New Teacher Strategies: 5 ways to boost non-fiction reading skills in the middle school science classroom

Have you ever attended a data meeting where the coaches pass around print-outs of the math and English Language Arts (ELA)  scores for state testing, and thought to yourself, “Thank goodness I’m not an ELA teacher!” Here’s a fact: If you’re a teacher, you’re a reading teacher. Your job is to support and extend learning in reading and writing through your content area. Here are some tips for effectively adding cross-curricular language arts skills and lessons to your content area. 

  1. Start with the standards. Right? Whatever your content area is, there is a good chance your state or district has embedded ELA standards into your content area standards. In my current district, the science standards for 6th grade didn’t have related reading or writing standards. When I moved up to 8th grade science, I was beside myself when I found all of the non-fiction standards woven into the science standards. It was a real timesaver!
  2. Connect with your language arts teacher. Whether you’re teamed or not, asking your ELA teacher ways that you can support non-fiction reading goals in your content-area classroom is a good place to start. Maybe he or she already as a terrific lesson set on 
  3. Read a fiction or non-fiction text in your class. This sounds fringe, but it’s worth a try if you’re willing to be adventurous! A few autumns ago, I launched the idea with my ELA teacher and grade-level science partner to have students follow a lesson set for a fiction text in our sixth-grade science class. The parents thought we were crazy. The students said, “Why do we have to read? This is a science class!” My teaching partner and I persevered. It was messy, we took too long to teach the unit, and didn’t embed enough science in the lessons. But in the end, the students loved the characters and we had anchored their learning about ecosystems to a compelling character. An added bonus? The students’ reading scores went through the roof when they had winter testing.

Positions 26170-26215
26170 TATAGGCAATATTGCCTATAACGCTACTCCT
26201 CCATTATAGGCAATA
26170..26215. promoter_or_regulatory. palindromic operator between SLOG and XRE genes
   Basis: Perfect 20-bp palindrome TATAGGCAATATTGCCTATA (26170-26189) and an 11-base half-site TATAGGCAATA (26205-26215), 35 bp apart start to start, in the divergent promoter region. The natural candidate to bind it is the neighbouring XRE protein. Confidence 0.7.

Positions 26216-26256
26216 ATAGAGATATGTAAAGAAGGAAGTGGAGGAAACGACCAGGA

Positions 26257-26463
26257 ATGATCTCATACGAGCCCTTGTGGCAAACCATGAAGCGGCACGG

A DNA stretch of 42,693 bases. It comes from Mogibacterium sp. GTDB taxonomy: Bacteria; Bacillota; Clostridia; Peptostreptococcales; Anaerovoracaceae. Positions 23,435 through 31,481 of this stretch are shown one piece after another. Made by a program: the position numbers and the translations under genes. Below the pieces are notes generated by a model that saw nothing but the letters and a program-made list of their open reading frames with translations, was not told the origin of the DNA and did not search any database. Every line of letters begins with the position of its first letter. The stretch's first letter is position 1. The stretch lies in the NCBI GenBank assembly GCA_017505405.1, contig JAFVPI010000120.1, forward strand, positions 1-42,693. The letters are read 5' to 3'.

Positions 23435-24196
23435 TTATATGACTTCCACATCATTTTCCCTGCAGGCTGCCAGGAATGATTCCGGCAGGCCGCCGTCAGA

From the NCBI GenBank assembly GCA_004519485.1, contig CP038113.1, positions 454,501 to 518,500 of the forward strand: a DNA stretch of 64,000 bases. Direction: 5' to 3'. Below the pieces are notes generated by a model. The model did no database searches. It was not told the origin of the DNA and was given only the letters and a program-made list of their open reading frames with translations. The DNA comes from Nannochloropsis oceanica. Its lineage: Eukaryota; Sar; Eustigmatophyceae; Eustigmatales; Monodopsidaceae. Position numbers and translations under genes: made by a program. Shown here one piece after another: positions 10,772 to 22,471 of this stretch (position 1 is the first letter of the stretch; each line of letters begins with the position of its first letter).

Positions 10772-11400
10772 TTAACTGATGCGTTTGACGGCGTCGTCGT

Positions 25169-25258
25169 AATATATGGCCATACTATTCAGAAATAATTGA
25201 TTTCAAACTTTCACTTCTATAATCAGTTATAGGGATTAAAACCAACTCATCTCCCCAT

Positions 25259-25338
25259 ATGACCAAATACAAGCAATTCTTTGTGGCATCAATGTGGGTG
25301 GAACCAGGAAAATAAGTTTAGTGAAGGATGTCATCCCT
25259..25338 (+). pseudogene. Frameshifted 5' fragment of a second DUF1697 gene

4. Be authentic. When you’re searching for articles for your non-fiction reading and writing lessons, make sure to find texts that authentically support your content-area standards. This can be difficult (which is why I just started writing my own!). Texts are out there. When you’re planning the overview of your school year, find the texts all in one sitting. Set aside the time to locate and print the readings. Additionally, you could create a document with links to all of the readings and activities for easy access. Read the texts ahead of time to make sure they match your standards. Then, find supporting activities to strategically teach the reading and writing skills, such as summarizing, making inferences, and citing text evidence. If you have all of your resources ready at the beginning of the year, you’re more likely to make time for reading and writing in your classroom.
  5. Find credible resources. In many cases, the ELA teacher for your grade level will have resources for teaching non-fiction reading and writing. You know those planning days at the beginning of the year? Sit down with the ELA teacher best matched to your grade and core content area and find the resources you need to be effective at crosswalking the ELA curriculum with your standards. 

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